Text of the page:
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Synthetic or not

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tpulley
Join Date: Apr 2011
Posts: 44 Wake Forest, NC
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2011-05-13          178445


Any ideas on whether to use synthetic on my new 11 Kioti45Se? I am thinking of changing over to synthetic as I sue this in pretty much everything else. The Kioti manual doesn't reference it one way or another.

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auerbach
Join Date: Sep 2007
Posts: 2168 West of Toronto
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2011-05-13          178448


Syn holds its properties much longer but gets just as dirty so it's not a good idea to double the oil-change hours. It can be made in a much wider viscosity range, so the 5/50 is what you need when you start in way-below-freezing and end your workday slogging in the tropics. ....

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richwaugh
Join Date: Mar 2010
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2011-05-13          178450


I definitely wouldn't recommend using the synthetic oil until the break-in period is complete. Everything I have heard and read says that dead dinosaur oil is preferable for break-in. It's also way cheaper, particularly if you change it after the first five hours and again after twenty hours to get rid of the extraneous bits of metal, casting sand and dirt that are invariably in a new engine. After a hundred or two hundred hours is plenty soon enough to make the switch.

For your location there in Wake Forest, I'd recommend the 15W-40 rather than the 5W-50. Running that low a viscosity in 32F temps won't provide sufficient lubricating film strength. The 40 weight will be fine for your highs of 90-95F, too. ....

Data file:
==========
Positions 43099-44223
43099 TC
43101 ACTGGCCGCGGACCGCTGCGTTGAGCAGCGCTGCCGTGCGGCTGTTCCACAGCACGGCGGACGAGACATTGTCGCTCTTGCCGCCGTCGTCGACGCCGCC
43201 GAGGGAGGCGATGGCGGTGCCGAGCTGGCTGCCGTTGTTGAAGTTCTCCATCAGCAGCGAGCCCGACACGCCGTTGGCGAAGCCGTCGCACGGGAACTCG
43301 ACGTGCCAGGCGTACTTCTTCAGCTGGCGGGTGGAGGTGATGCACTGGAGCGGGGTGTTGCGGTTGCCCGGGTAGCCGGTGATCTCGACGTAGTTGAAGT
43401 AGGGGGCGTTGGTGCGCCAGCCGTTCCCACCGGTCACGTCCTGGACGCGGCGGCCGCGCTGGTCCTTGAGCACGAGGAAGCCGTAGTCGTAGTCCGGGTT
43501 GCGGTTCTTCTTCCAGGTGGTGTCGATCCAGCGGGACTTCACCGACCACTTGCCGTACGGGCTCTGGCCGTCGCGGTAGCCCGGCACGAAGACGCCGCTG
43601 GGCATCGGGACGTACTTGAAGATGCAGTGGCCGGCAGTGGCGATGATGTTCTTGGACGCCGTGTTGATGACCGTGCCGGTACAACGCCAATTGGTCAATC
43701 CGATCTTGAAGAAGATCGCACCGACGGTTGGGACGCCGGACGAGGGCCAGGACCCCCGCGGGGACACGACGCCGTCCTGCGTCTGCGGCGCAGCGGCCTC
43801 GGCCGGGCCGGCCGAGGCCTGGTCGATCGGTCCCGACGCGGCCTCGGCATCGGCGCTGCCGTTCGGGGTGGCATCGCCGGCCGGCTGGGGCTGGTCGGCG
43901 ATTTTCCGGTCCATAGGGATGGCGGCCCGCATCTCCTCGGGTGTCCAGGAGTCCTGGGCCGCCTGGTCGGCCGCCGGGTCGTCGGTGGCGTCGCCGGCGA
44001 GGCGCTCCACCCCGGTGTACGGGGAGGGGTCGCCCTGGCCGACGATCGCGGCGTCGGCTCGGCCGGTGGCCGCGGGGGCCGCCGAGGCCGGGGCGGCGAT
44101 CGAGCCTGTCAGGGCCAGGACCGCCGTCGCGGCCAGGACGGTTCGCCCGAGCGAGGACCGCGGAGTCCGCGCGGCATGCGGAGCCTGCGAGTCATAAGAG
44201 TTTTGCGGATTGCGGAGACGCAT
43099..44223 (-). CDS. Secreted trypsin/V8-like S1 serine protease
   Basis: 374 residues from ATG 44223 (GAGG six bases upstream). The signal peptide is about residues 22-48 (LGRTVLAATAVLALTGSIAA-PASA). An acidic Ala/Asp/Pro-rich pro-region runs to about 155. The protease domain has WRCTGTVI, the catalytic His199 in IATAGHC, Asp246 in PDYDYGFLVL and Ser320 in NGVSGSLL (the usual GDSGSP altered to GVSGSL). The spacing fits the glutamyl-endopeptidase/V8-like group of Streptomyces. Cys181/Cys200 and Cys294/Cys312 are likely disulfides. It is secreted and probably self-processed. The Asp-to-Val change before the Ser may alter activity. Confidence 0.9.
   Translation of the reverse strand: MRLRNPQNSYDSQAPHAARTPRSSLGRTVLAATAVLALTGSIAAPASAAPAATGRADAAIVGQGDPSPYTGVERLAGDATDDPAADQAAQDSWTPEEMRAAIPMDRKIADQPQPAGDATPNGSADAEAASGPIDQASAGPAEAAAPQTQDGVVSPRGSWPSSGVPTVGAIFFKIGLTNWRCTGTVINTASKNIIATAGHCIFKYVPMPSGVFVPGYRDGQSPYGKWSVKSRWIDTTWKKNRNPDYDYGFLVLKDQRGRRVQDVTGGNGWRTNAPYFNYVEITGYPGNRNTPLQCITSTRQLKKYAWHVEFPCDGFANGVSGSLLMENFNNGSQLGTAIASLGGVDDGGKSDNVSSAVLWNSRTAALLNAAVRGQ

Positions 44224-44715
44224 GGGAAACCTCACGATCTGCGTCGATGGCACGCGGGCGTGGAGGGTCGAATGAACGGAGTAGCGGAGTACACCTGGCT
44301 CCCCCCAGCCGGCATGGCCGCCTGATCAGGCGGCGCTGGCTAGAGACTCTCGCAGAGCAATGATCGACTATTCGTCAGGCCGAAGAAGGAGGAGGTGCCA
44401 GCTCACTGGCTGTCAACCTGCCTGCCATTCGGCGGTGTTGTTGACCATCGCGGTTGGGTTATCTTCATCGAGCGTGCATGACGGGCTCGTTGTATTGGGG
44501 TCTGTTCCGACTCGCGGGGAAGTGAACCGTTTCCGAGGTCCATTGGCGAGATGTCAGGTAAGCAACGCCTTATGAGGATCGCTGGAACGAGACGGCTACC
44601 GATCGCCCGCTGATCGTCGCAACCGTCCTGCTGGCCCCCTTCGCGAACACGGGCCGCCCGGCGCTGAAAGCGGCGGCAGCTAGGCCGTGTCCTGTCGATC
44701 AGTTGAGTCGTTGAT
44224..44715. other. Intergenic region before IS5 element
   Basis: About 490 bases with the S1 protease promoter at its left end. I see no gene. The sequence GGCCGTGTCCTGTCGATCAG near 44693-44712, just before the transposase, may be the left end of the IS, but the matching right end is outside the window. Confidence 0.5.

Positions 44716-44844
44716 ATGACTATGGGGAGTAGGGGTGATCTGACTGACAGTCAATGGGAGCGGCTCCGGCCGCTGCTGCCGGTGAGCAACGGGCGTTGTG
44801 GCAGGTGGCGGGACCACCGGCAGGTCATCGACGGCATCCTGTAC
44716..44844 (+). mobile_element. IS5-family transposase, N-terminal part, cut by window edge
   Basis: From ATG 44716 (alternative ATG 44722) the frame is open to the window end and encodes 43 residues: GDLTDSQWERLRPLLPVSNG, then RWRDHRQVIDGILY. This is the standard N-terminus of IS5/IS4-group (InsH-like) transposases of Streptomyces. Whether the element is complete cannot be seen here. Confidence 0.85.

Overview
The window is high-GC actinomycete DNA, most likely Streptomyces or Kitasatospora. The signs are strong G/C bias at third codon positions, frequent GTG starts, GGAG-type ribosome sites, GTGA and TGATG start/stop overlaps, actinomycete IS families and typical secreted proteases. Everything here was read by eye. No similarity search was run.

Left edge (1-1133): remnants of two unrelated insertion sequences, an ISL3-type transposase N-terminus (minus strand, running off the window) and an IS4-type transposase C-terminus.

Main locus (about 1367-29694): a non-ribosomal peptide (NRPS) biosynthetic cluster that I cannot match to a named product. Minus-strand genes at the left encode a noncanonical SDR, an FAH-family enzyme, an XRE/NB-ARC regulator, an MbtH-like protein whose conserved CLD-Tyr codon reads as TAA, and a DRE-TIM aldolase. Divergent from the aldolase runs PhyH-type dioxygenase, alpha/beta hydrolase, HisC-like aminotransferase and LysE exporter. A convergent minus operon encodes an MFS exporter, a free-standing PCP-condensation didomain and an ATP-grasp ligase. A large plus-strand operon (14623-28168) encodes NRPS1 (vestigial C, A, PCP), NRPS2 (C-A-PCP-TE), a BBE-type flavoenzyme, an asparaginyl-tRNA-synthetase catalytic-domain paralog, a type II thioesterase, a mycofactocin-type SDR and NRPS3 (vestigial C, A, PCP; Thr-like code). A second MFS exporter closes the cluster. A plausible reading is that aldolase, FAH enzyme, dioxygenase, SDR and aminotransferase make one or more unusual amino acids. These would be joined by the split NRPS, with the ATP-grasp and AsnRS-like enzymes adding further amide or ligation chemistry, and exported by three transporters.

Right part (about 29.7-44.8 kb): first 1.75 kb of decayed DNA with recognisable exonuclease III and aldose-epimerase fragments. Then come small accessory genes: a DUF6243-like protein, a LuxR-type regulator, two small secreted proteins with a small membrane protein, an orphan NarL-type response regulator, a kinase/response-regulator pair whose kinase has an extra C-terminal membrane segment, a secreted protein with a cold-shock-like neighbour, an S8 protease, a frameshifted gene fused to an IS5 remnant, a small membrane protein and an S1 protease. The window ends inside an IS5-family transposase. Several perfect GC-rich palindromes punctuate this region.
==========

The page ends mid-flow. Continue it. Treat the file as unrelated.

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hardwood
Join Date: Dec 2002
Posts: 3583 iowa
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2011-05-13          178454


The synthetic oil thing gets kicked around here every so often, there are those who swear by it and those who swear at it. My belief is if your owners manual calls for synthetic then by all means use it, if the OM makes no mention of it I wouldn't spend the extra money. By simply using the oil and filters recommended in the Om and doing it on a timely manner there are few compact tractor owners who will live long enough to see and engine worn out from normal use.
Frank. ....

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greg_g
Join Date: Jan 2004
Posts: 1816 Western Kentucky
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2011-05-14          178456


Can't speak for Kioti, but I was told by the dealer that my 2011 John Deere had synthetic oil in the engine when I bought it. I have a good supply of 0W40 and 5W40 (Mobil 1) that I use in my both my turbo diesel cars. As such, I have no problem - mechanically or financially - using it in the Deere too .

Again, can't speak for Kioti. But the new Deere doesn't have a "break-in" period like the older tractors and vehicles did. The first oil/filter change on this is at 200 hours (or yearly). So given that I'll never change more frequently than once a year, it makes sense financially for me to use extended life synthetics too.

Long story short, find out from your Kioti dealer what was in it from the factory. Make your decision from there.

//greg// ....

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tpulley
Join Date: Apr 2011
Posts: 44 Wake Forest, NC
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2011-05-14          178457


The OM doesn't make a reference to synthetics at all that i could find. This could also be an argument that it doesn't matter one way or another.

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hardwood
Join Date: Dec 2002
Posts: 3583 iowa